According to estate agent, Your Move, increased uncertainty surrounding Brexit is the most likely cause for the 25% drop in value of homes in the smartest addresses in central London.
However, according to London property lawyers, Collyer Bristow, international wealthy investors remain active and are snapping up some (relative) bargains.
Hedge fund billionaire Ken Griffin this week purchased 3 Carlton Terrace – a 20,000sqft Georgian house overlooking St James’s Park – for £95m, reduced from £145m yet still making it the most expensive home purchased in London since 2011.
Janet Armstrong-Fox, Head of Private Client Property at Collyer Bristow said: “Despite the Government’s best efforts, London remains an attractive destination for the world’s super rich to buy and own property. Despite Brexit, it will remain a global gateway city, boasting world class education, retail, and cultural assets.
Even with the current political turmoil and compared against other EU cities, it remains politically stable with a transparent tax regime. That is unlikely to change dramatically anytime soon.”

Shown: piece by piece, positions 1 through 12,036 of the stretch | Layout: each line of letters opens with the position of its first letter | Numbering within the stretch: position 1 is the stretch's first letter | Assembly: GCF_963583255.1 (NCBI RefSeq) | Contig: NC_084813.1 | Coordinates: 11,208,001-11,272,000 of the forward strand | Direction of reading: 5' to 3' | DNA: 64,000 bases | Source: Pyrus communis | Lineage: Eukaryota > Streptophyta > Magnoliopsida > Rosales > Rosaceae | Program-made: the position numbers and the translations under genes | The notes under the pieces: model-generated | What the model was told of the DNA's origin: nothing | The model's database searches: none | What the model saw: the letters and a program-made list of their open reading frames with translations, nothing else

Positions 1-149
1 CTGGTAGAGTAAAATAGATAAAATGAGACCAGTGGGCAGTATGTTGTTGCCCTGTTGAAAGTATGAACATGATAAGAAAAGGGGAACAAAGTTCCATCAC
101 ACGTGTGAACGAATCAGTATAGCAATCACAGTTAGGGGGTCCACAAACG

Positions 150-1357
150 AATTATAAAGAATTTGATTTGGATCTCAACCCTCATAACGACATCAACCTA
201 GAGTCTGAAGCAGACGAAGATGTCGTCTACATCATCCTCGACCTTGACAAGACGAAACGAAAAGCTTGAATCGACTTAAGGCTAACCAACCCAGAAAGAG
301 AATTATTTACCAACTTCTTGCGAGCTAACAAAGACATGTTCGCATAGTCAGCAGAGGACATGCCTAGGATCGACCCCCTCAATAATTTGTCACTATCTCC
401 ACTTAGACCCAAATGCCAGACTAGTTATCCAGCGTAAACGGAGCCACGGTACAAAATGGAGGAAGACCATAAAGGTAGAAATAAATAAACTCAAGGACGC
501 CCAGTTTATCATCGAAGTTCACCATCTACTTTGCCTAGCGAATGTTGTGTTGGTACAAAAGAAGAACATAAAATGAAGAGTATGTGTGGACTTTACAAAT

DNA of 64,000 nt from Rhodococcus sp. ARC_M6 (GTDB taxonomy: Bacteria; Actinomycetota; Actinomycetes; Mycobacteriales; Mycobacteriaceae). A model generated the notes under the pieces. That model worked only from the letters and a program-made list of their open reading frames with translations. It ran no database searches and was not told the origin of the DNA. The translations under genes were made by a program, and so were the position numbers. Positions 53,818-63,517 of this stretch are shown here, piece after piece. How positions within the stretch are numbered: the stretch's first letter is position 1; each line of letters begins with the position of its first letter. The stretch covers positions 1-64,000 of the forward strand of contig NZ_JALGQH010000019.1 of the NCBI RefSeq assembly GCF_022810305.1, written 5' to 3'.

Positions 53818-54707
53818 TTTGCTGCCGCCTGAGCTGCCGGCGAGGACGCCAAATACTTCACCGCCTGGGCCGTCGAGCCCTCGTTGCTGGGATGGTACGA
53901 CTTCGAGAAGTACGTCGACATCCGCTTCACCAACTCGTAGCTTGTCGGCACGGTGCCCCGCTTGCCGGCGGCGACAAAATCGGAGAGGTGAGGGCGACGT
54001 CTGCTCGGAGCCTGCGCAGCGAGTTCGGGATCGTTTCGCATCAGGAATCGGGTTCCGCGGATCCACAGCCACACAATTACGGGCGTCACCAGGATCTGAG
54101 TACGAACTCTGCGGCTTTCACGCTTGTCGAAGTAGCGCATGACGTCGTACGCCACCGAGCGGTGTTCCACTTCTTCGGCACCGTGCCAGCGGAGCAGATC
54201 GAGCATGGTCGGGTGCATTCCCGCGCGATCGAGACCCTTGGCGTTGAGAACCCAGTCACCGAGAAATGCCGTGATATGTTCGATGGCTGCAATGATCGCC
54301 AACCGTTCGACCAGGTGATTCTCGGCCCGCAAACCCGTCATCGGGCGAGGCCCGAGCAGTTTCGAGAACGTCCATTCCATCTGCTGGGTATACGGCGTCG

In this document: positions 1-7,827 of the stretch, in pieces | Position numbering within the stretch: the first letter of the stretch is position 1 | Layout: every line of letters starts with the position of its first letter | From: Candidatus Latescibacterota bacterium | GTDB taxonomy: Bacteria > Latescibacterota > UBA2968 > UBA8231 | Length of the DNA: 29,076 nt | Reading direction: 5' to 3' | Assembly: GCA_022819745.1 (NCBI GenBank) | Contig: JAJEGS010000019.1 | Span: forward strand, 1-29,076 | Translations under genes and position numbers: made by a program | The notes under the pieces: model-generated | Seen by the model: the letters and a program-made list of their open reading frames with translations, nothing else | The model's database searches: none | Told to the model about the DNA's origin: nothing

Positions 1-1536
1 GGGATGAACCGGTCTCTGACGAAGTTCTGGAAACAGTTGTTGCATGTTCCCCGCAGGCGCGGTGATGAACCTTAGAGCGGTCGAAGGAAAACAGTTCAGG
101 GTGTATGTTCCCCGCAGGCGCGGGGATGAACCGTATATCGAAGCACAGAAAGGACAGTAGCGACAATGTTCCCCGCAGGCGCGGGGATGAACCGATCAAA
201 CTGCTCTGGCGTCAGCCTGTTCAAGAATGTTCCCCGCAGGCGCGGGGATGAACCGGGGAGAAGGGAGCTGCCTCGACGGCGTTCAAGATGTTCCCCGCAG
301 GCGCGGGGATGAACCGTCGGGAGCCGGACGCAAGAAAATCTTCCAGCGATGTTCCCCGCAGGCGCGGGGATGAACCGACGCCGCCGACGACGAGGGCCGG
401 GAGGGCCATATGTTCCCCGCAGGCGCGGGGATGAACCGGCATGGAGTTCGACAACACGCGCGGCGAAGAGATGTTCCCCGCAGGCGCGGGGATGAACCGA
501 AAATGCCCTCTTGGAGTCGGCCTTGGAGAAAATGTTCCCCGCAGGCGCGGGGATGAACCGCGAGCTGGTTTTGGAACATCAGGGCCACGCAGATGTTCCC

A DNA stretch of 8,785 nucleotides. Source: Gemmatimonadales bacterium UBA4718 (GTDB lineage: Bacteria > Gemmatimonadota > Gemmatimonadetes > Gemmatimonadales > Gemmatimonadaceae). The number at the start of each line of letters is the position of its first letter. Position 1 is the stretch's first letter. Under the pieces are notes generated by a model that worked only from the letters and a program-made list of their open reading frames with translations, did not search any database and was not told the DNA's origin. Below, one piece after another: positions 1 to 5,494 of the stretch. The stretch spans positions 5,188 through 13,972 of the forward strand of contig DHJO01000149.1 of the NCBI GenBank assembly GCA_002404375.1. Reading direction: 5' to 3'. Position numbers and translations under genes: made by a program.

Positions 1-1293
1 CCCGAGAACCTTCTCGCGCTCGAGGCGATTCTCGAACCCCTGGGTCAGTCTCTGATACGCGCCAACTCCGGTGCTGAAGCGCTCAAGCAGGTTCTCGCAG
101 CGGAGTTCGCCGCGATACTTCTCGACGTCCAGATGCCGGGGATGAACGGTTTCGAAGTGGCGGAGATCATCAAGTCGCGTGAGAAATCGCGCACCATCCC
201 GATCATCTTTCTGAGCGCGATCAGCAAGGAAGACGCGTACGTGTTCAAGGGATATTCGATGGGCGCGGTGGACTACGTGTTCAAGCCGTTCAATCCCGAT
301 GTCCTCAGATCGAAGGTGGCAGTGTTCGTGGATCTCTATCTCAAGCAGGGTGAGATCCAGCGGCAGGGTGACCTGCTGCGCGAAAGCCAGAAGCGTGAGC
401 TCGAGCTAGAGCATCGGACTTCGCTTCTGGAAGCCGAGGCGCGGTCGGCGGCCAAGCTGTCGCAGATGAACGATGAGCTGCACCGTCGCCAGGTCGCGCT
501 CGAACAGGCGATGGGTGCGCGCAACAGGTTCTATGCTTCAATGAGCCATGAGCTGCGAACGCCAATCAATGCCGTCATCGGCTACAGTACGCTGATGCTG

Collyer Bristow adds that the prime residential market in London has been over-heated for some time and a correction is all but inevitable.
Janet Armstrong-Fox adds: “That prices have fallen is not surprising. And that means there are some amazing properties available at considerable discount. Super rich bargain hunters looking for trophy assets are already moving in, particularly from China and the Middle East.”
London remains one of the most expensive cities in Europe in which to buy residential property, making it hard for those living and working in the capital, even on very high incomes, to purchase property.
Janet Armstrong-Fox says: “A correction on London house prices will undoubtedly be welcomed by those looking to buy, although less so by sellers. Yet a fall in prices alone is unlikely to keep the market fluid. The government’s changes to Stamp Duty has made it very costly to move home and is holding back the market. We would urge government to reconsider its approach to stamp duty to keep London’s housing market moving.”